But none of this should really surprise us. Every one of us has experienced parenting (either giving it or receiving it!) and we know that the role of the parent is to sometimes be stern disciplinarian and sometimes be gushing supporter.
Sometimes it’s tough love, sometimes it’s soft love – but it’s all love. Parents hold those two things in tension all the time.
On one level it might seem like the two things are incongruent – but they’re actually just two aspects of a great love.
We hold them both simultaneously because they’re both true.

I’m pushing this metaphor because we’re now in the season of Advent. Advent is all about waiting, anticipation, birth. We spend the whole month going on about the coming of the Christ child and the light of the world shining in the darkness. And we do that as people who have been celebrating and honouring the birth, life, teaching, death, and resurrection of that child for a couple of thousand years!

Jesus is already here! Jesus lives in our hearts.
Jesus is coming. Let’s wait for Jesus to be born!

On one level it might seem like the two things are incongruent – but they’re actually just two aspects of a great love.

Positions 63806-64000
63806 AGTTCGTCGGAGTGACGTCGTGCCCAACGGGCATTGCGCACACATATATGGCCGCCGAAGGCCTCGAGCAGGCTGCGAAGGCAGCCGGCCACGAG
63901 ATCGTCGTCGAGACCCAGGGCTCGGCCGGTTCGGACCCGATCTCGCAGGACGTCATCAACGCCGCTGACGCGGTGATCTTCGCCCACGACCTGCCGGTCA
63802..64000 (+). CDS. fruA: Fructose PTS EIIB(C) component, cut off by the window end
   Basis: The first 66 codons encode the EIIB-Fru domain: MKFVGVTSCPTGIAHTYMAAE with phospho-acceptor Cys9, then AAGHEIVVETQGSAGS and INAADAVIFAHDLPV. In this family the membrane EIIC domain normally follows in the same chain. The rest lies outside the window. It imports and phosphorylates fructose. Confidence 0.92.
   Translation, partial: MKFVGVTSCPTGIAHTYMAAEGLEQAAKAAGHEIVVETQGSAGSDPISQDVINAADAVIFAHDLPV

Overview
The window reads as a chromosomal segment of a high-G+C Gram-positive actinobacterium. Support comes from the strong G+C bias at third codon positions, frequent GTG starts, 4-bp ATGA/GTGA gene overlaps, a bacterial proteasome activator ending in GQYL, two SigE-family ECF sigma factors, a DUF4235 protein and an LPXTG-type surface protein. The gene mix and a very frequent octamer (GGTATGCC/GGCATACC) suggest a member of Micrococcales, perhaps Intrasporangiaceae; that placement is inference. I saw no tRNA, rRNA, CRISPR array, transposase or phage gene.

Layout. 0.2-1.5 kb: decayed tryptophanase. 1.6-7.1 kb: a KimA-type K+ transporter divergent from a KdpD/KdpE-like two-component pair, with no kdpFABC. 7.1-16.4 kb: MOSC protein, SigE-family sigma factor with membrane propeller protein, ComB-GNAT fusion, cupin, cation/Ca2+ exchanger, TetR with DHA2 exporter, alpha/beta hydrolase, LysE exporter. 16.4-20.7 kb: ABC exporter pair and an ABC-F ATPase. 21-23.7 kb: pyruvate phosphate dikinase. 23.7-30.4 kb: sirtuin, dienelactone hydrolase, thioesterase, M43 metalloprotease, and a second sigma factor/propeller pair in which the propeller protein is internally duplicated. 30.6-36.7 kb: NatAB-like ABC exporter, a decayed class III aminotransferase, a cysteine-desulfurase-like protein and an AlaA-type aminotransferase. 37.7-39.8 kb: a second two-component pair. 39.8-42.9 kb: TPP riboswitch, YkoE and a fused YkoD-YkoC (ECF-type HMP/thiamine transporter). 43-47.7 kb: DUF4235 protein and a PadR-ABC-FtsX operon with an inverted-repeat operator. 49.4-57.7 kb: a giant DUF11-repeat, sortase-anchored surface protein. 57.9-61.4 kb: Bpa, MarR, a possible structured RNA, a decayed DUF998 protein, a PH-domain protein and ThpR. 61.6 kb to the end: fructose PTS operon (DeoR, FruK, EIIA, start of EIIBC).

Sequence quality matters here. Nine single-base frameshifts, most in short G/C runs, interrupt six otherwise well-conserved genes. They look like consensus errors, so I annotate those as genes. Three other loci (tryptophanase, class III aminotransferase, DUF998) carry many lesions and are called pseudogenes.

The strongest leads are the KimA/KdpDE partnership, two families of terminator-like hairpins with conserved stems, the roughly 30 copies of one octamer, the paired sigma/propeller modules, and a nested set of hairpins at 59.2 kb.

We hold them both simultaneously because they’re both true.

One theological way to express this is to speak of the “already and not yet.” Another is to say that Jesus “has come and is coming.”
So every December we play this theological game. We speak about how we’re waiting in anticipation for the child to be born – even as today we celebrate the sacrament of communion that commemorates the ending part of his life.

It’s a good thing to rehearse and relive the drama each year. It speaks to how deep and powerful the story is.
And it speaks to how we still have a yearning for the newness, the light, the potential for a fresh new start.
I’ve been following Jesus for a long time – but maybe I’m not always doing it the best I could – so along comes Advent and I get to think about how having Jesus born anew gives me a chance to have my faith born anew.
Over and over, if necessary (and yes, it’s necessary)!

It’s curious then that the readings for Advent aren’t more about the birth of Jesus. In fact, we don’t even get much of that story until Advent 4 with Mary’s pregnancy.
So if Advent readings aren’t about the coming of the Christ child, what are they about?
Well, mostly they’re about preparing our hearts and spirits for the coming of Jesus – but not the first coming, the second!